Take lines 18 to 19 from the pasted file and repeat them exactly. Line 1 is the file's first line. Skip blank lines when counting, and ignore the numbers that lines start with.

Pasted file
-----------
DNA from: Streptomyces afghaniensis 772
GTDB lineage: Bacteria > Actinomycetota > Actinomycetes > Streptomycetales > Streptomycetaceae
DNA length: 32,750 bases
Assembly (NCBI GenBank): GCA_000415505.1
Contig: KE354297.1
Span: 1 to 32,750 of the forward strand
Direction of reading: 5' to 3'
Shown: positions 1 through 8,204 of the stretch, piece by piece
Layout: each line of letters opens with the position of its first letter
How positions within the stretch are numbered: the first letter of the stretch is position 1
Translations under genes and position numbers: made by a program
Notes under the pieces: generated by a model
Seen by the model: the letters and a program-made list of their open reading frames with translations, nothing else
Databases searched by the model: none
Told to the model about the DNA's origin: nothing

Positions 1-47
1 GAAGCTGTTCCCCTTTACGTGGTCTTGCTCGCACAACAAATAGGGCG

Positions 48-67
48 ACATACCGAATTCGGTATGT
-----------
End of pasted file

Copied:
Positions 48-67
48 ACATACCGAATTCGGTATGT